Despite being one of the most important components of a car’s braking system, brake fluid is often neglected, and many drivers are unsure how to check their car’s fluid, let alone replace it. Some motorists might find brake-related maintenance a little intimidating, but with a basic knowledge of what brake fluid is, how it works and how to maintain it, you can make sure your car’s braking system is always operating at peak performance.
Here, we provide a complete, no-nonsense guide to brake fluid, including what it does and how often you should service it.
What is Brake Fluid?
Brake fluid is a type of hydraulic fluid, meaning that it’s responsible for moving component parts within a system. When the brake pedal is pressed, the compressive effect builds pressure in the brake system, forcing the fluid to press down on the brake rotors, squeezing the brake pads to bring the car to a stop.
Because of the high-stress, high-friction nature of braking, brake fluid must operate perfectly at high pressures and temperatures. This makes it vital that brake fluid is regularly checked and maintained, ensuring good braking performance in any condition.
What Affects Brake Fluid Performance?
One of the biggest things which can inhibit the performance of a car’s brake fluid is moisture. As brake fluid ages it can absorb small amounts of moisture from its surroundings, including the air – this is called hygroscopic. If brake fluid becomes too full of moisture, problems can arise when the fluid becomes hot under braking, with the moisture turning to vapour inside the brake lines. This leads to a soft, spongy brake pedal feel, and will stop your car braking as well as it should.
You should change the brake fluid at least once every two years to keep your brakes working properly. You should also take care when you’re checking or changing the brake fluid, to ensure the fluid doesn’t come into contact with excessive air and moisture.
What do Brake Fluid DOT Ratings Mean?
All forms of brake fluid are given a DOT rating. DOT simply stands for Department of Transport, which sets the safety regulations for the acceptable performance of different brake fluids. The DOT ratings given to brake fluids are based on the liquid’s dry and wet boiling points. As a rule of thumb, the higher the boiling point, the longer the lifespan of the brake fluid.
The table below shows the characteristics of DOT brake fluids:
Dry Boiling Point
Wet Boiling Point
While it’s better to use brake fluid with a higher DOT rating, you should always refer to your car’s manual, as some brake fluids are incompatible with different brake lines and systems. Your manual will let you know which type of brake fluid to use.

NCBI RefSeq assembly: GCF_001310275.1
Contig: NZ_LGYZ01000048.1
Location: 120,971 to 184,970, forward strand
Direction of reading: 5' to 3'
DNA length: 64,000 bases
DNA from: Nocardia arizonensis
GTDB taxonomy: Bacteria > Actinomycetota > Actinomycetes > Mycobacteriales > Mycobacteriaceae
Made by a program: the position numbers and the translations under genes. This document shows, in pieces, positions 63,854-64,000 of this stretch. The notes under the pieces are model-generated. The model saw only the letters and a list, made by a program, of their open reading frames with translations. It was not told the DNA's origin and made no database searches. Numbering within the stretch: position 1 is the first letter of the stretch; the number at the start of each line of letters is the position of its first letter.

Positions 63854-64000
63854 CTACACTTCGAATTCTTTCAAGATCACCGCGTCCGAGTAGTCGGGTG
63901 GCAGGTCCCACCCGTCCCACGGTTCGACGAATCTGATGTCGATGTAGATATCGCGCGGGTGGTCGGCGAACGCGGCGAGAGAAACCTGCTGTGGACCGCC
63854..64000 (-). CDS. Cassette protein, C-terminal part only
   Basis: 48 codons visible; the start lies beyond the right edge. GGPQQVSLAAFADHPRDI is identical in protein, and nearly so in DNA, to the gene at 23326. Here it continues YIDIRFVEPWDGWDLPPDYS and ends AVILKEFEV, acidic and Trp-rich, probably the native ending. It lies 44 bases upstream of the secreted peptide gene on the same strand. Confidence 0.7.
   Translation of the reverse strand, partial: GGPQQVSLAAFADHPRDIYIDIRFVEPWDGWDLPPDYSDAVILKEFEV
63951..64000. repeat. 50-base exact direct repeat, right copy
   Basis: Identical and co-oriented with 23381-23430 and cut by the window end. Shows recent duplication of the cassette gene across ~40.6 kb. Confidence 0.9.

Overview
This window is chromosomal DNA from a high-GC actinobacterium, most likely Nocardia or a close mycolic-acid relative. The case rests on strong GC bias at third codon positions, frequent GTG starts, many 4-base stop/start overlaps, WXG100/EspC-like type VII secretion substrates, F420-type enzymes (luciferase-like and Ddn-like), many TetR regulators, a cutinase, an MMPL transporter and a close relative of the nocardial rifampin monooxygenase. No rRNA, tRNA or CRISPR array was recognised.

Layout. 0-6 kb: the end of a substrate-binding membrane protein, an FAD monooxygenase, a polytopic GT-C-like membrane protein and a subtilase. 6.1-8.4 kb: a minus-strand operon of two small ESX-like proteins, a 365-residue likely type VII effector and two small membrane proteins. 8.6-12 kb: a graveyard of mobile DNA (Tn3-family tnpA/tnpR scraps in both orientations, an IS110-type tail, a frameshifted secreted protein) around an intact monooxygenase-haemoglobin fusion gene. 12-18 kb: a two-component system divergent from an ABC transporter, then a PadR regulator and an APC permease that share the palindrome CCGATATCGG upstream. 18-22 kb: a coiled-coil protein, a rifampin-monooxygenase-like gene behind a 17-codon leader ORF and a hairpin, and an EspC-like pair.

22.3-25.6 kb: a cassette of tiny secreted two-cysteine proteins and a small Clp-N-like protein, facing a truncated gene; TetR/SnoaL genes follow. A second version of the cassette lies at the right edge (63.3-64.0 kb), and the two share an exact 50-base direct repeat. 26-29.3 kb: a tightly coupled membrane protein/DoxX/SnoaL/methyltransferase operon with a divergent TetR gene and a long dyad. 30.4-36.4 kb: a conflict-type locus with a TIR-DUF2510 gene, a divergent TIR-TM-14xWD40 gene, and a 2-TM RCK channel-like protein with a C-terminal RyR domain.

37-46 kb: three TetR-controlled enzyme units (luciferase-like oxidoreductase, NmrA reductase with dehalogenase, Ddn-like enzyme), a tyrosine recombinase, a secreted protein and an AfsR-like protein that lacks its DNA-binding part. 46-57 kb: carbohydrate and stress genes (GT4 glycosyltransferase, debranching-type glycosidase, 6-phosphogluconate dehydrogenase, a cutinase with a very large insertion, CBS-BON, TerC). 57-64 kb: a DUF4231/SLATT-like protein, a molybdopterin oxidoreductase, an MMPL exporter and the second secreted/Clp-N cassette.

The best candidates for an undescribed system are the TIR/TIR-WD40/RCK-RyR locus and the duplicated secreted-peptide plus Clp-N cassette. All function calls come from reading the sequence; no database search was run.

Can I Mix Different Brake Fluids?
One of the requirements of the DOT system is cross-compatibility, so brake fluid manufacturers must ensure their fluids won’t inhibit braking performance if they’re mixed with other products in a car’s braking system. This means that mixing different types of brake fluid won’t have any harmful effects. However, it’s always best to use the same type of brake fluid to guarantee optimum braking performance.
How Often Should I Change My Brake Fluid?
Mechanics would recommend servicing your brake fluid every one to two years, to keep your brakes in good working order. Over time, the brake fluid will naturally absorb some moisture, so having them checked and serviced regularly will give you peace of mind that you won’t experience vapour in the brake lines. Every vehicle has different maintenance needs, however, so you may need to service the brake fluid more or less frequently depending on your annual mileage. Refer to your vehicle’s manual for an advised service schedule.
How Can I Top Up My Car’s Brake Fluid?
Here’s a step-by-step guide to topping up your car’s brake fluid reservoir:
1. Locate the brake fluid reservoir – This is mounted on the brake booster against the bulkhead; it is normally an opaque white plastic container.
2. Check the brake fluid level – Like the coolant/antifreeze reservoir, the brake fluid bottle has markings to help you check the level. These are usually in the form of a gauge, with ‘max’ or ‘full’ at the top and ‘min’ or ‘low’ at the bottom.
3. Top up the brake fluid – Add brake fluid until the level reaches the ‘max’ or ‘full’ marker. Never overfill, as this will put the system under unnecessary pressure. If you think there could be a problem with the braking system, remember to monitor the brake fluid level at regular intervals, and refer to a mechanic if you’re in any doubt.
At Prestone, our DOT 4 Brake Fluid is formulated to excel in extreme temperatures, offering a dry boiling point of 260°C and a wet boiling point of 150°C. Guaranteed for use in all braking systems, it provides complete corrosion protection, and reduces fluid vaporisation. For more information, visit the Prestone homepage.